During the NCSS Challenge, I allocate at least one lesson a week for students to participate. It’s a great opportunity to live and talk about the syllabus, i.e. error detection techniques, maintainability of code, internal and intrinsic documentation, test plans (what do you think the hidden test case is?). Fabulous!

extra-curricular

Grok has free courses, several thanks to ACA. Currently, we have a school subscription so everyone has access to all courses and comps. When we started the coding club, we got students to do the Intro to Programming courses. If a student is referred to me needing extension, I get them to Grok so I see how they think.

It would be nice to see coding as part of other curricular and extra-curricular activities. The above is what I’ve used it for.

 

Hmm, the above seems a bit broad-brush but I thought I’d just capture some thoughts and it’s been so long since I blogged I needed to start somewhere. Maybe I’ll add more in the future.

If you’ve come this far reading this, perhaps you care to comment and add ideas (please do, thanks).

Post has been updated 14Aug  to correctly attribute JS courses to ACA.

 

Print Friendly, PDF & Email

PBL to learn JavaScript

I’ve been meaning to learn JavaScript but always fall flat largely due to the good ol’ lack of time. Really though, I think it’s because learning a new programming language is overwhelming – there’s so much to learn and some resources can even make pros like Brad Post feel like an idiot. And yet, I normally send off my computing students to do tutorials. The irony!

Anyway, I decided that the best way for ME to learn JS is to force me to dive right in with a project. Not totally for selfish reasons, actually, as I think my students would benefit from learning it too. Many of my year 11 Software (SDD) students can program in python (thank you Grok Learning) and a few can do java (thank you FRC). While many can also write HTML/CSS (thank you again Grok Learning), none would own up to knowing JavasScript. We could all be beginners!!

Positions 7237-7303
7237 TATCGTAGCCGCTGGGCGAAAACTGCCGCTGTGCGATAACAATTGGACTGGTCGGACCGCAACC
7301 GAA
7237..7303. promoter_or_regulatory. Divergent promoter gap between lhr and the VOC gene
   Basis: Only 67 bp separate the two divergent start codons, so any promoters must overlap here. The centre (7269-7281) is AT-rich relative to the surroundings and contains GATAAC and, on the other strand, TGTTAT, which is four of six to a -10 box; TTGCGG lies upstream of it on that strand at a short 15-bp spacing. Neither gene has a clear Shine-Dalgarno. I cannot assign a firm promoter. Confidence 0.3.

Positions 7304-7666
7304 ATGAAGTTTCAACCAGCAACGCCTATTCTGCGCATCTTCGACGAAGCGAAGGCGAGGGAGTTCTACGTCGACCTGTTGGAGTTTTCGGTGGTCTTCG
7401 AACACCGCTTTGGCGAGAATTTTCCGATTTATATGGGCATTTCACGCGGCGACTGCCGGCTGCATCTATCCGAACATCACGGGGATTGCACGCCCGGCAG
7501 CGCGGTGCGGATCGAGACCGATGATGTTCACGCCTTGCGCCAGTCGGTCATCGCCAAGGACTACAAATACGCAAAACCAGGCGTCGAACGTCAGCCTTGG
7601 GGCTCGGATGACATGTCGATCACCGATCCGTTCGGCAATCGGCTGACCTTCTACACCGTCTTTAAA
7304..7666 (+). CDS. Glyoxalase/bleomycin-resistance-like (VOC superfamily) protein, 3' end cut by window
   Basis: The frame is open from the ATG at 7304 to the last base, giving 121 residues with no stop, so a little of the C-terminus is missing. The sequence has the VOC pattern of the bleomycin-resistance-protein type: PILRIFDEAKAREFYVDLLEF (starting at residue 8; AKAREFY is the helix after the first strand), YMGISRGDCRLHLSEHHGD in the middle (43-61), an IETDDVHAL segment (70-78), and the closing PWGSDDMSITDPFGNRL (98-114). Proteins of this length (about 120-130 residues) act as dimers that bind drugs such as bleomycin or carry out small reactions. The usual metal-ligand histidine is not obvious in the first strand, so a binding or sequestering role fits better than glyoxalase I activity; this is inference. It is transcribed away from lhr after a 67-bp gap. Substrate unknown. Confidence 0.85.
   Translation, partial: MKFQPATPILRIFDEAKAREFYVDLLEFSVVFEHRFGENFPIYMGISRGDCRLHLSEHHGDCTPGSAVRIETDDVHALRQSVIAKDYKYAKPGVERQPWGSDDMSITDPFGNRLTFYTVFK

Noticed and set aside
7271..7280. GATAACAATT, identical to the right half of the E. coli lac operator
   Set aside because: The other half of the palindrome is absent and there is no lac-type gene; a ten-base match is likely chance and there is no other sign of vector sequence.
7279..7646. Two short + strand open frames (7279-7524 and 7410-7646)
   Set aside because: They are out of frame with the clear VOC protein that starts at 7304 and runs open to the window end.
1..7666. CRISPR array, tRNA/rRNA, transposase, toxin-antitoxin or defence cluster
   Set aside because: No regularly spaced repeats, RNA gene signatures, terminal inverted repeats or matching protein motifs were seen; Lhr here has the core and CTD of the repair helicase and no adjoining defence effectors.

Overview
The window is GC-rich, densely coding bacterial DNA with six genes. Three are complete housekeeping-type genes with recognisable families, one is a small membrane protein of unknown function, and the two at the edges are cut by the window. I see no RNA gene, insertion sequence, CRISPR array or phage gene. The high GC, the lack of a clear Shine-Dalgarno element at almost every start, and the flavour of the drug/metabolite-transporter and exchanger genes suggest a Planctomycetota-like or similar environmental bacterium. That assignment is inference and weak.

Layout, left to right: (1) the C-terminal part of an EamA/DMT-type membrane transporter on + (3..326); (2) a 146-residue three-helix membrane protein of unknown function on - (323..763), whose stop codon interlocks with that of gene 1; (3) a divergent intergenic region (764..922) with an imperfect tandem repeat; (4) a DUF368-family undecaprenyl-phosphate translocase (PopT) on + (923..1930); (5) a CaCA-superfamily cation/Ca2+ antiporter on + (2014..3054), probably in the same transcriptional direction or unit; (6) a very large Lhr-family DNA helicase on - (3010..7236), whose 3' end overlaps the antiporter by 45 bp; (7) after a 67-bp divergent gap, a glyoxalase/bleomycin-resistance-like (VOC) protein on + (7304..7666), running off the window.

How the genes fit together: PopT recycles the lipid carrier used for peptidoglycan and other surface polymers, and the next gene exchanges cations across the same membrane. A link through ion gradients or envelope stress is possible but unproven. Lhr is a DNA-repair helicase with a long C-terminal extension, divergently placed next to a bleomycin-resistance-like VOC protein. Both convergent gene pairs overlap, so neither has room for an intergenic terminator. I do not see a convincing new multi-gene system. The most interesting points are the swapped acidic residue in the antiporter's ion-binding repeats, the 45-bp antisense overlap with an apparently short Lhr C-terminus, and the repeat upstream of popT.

So I launched a PBL with the driving question “Can we do better than the textbook?” (There are several PBL models but I love, love, love the Hewes’ version – check it out). My students and I will learn JS and SDD topics to create a website with topic pages and interactive review pages. There will be only one site for the two classes so the product – and code libraries – will be shared. Additionally, this PBL helps exercise effective learning strategies (The Learning Scientists), e.g. elaboration, concrete examples and dual coding for creating the topic pages and retrieval practice, interleaving, and spaced practice for completing the quizzes.

The plan is to learn/discover, create and share with purpose.

Model the system

Because the site is a software system in its own right, I modeled it using the systems modeling tools in the SDD syllabus. I believe modeling is a good teaching technique and certainly good experience for my students to use models generated by others.

Not only would they learn JS, they’re going to live the syllabus in an authentic way. Oh the questions! Rich as…as I showed them the models including the storyboard and structure chart below  (click to enlarge and thank you lucidchart)- these 2 diagrams on a recent assessment task gave many students grief.

Our site would start off with the Hardware and Software topics so I could allocate one each, with one to spare for me. It’s easy for them to research and there’s loads of multimedia resources as well. We have two weeks to do this.

 

Storyboard

Storyboard

Structure Chart

Structure Chart

Model the learning

When I launched this PBL to the class, I also showed my rather ugly login and menu screens – a student quipped, “I can see why you’re a computing teacher and not an art teacher“. Ha! I actually styled it better by next lesson. Also, the pseudo-login (no cookies just parameter passing via JS) did not work which I owned up to as something I was still working on (it sort of works now).

In fact, this was what I planned for students to do, i.e. focus first on their HTML content and then style later, insisting on a separate CSS file. And I also planned to introduce JS once they’ve handed in drafts of their topic pages.

Learning with the kids (Kids are awesome)

I was alone in settling for an ugly page initially because they soon went off playing with their CSS files. They went off exploring various HTML tags and CSS styles in ways I could not have predicted.

  • There’s this super-quiet kid who I gave a shout-out because he was doing gradients and image blurs via CSS (I didn’t know it could!) – while a couple was doing that in PhotoShop (what is it with kids and gradients????). Anyway, that opened the gates for wider sharing in the class…not something I anticipated, silly me.
  • And then there’s this kid who said he had no programming experience and there he was with JS script to load date and time. He wanted them to display on one line  but my CSS inline-block technique suggestion failed. I did know about string concatenation so we solved his problem via JS – will be sharing that with the rest of the class next week…it’s legit syllabus content.